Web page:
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While it may also seem like a burden, providing remarks in any kind of test is vital as it helps the student to correct their errors and advance learning. There are different kinds of feedback provided relying on whether the test is formative or summative. Formative exams are common in mathematics and they are used to grant a source of constant information to students. For this reason, feedback is aimed at ensuring that college students are aware of their progression throughout the course. The three major characteristics embodied by this form of feedback are collaboration, description and continuousness. In this case, fabulous feedback should exhibit the student the actual vis a vis the preferred level of performance (Boesen, Lithner & Palm, 2010).
Considering that mathematics involves the participation of the teacher and the student, the feedback should reflect the same. For instance, it should motivate students to identify or use various strategies to arrive at the correct answer (Boese et al., 2010). Additionally, such type of feedback should also have well defined goals that will guide the student in controlling their learning. According to Joyner and Muri (2011), students use feedback for self assessment in mathematics and this is immensely helpful in progression.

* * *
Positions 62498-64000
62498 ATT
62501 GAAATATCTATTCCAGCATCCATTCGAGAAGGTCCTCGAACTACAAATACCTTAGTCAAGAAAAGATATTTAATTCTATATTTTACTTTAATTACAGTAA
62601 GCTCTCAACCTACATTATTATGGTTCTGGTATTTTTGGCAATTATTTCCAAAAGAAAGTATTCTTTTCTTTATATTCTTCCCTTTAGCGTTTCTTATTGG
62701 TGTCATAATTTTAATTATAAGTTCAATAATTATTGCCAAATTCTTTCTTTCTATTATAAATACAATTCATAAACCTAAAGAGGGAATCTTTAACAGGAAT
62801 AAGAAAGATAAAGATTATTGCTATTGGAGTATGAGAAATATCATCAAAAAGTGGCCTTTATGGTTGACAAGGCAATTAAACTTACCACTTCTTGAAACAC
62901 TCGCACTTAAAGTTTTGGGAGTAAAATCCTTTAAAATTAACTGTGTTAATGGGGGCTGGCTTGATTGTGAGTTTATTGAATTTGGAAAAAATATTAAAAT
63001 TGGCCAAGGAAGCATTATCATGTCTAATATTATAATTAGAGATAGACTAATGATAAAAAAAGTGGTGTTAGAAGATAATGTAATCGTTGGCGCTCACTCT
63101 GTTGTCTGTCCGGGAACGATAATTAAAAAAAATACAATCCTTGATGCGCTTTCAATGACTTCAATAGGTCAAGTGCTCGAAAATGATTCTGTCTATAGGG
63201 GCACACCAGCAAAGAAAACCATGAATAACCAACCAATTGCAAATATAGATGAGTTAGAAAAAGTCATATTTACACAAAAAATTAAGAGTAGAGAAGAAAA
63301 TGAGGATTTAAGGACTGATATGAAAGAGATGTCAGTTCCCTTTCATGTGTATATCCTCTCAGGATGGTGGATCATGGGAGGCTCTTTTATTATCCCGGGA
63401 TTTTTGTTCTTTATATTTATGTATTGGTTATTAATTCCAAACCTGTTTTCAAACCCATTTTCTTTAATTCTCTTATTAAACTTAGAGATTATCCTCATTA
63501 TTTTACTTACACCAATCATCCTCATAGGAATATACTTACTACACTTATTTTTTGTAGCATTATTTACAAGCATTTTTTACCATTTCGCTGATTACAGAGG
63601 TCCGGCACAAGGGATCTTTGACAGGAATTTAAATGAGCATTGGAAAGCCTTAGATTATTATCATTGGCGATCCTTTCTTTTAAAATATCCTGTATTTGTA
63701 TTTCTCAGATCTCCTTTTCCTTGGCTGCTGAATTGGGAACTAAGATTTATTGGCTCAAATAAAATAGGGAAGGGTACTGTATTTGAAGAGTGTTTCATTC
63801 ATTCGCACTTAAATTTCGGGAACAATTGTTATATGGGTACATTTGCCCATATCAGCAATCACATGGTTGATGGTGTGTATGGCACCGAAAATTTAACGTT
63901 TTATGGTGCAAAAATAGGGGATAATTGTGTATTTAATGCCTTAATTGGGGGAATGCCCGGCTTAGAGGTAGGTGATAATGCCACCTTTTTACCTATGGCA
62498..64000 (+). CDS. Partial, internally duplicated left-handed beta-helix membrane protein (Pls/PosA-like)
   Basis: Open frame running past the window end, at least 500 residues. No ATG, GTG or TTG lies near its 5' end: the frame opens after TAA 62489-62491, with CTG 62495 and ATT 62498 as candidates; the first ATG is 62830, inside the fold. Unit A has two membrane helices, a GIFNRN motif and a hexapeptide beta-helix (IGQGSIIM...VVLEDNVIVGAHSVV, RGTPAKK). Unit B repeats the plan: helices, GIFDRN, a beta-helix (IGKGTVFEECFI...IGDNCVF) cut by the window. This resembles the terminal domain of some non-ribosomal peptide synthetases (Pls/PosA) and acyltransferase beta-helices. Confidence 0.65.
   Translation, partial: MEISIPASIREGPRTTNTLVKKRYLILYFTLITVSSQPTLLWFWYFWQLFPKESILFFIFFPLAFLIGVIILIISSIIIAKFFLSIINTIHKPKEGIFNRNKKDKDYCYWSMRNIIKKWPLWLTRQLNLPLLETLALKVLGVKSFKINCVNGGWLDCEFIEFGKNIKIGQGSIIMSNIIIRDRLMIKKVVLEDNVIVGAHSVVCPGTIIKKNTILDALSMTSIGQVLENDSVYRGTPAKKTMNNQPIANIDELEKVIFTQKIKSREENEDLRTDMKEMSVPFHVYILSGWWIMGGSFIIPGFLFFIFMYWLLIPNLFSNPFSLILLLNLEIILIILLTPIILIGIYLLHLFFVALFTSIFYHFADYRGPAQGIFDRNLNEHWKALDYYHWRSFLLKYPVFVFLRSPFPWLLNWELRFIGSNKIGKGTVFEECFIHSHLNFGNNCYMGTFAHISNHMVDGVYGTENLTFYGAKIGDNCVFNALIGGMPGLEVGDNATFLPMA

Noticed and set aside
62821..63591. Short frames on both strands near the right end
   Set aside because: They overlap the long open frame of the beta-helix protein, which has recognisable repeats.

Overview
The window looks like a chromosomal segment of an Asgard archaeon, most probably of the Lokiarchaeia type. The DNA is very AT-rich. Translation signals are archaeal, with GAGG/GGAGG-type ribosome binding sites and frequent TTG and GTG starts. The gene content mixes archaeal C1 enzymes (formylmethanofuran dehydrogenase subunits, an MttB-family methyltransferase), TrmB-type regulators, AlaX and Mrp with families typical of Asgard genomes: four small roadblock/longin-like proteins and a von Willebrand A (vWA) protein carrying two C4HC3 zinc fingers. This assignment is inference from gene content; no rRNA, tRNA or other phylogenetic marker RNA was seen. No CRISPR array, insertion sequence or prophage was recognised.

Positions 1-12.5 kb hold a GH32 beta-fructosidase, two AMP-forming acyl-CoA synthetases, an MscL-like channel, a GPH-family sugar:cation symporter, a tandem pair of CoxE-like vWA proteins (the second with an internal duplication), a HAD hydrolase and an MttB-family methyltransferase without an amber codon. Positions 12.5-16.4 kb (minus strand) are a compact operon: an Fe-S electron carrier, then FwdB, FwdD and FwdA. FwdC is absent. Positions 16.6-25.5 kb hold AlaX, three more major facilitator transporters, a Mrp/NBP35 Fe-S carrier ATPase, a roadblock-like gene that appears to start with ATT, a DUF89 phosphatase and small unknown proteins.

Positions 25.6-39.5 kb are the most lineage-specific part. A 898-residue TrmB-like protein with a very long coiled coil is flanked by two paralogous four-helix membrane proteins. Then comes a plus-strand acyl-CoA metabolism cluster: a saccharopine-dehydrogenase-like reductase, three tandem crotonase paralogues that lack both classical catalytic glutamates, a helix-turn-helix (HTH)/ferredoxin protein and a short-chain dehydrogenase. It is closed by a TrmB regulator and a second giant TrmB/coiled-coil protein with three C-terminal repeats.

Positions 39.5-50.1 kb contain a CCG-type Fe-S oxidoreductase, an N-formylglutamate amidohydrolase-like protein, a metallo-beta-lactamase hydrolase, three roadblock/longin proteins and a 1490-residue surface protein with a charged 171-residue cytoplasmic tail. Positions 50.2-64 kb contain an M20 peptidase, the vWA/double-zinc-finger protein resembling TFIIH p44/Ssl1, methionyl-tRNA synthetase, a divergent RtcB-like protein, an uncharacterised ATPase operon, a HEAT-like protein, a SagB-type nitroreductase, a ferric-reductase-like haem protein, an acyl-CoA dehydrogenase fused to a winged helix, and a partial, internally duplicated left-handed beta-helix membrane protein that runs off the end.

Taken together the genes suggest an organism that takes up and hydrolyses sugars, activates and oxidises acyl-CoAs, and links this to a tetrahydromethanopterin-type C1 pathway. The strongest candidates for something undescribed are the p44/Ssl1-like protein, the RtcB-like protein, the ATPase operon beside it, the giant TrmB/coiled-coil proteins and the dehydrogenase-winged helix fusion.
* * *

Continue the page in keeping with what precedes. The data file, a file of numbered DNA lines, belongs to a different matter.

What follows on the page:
Feedback provided after summative tests differ from those offered in formative tests because they are comprehensive, non-collaborative and based mostly on the view of the teacher. Unlike feedback offered in a formative assessment test, the teacher is the only one with an opportunity to respond to a summative test (Harlen, 2007). The teacher uses such tests to analyze whether the student met the long term goal of the course. The student may not have time to respond but they can use the criticism to gauge their progression (Joyner & Muri, 2011). However, it is necessary for students to always take part in both tests.
Boesen, J., Lithner, J., & Palm, T. (2010). The relation between types of assessment tasks and the mathematical reasoning studeents use. Educational Studies in Mathematics, 75(4), 89-105.
Harlen, W. (2007). Criteria for evaluating systems for student assessment. Studies in Educational Evaluation, 33, 15-28.
Joyner, J., & Muri, M. (2011). Informative Assessment. Sausalito: Math Solutions
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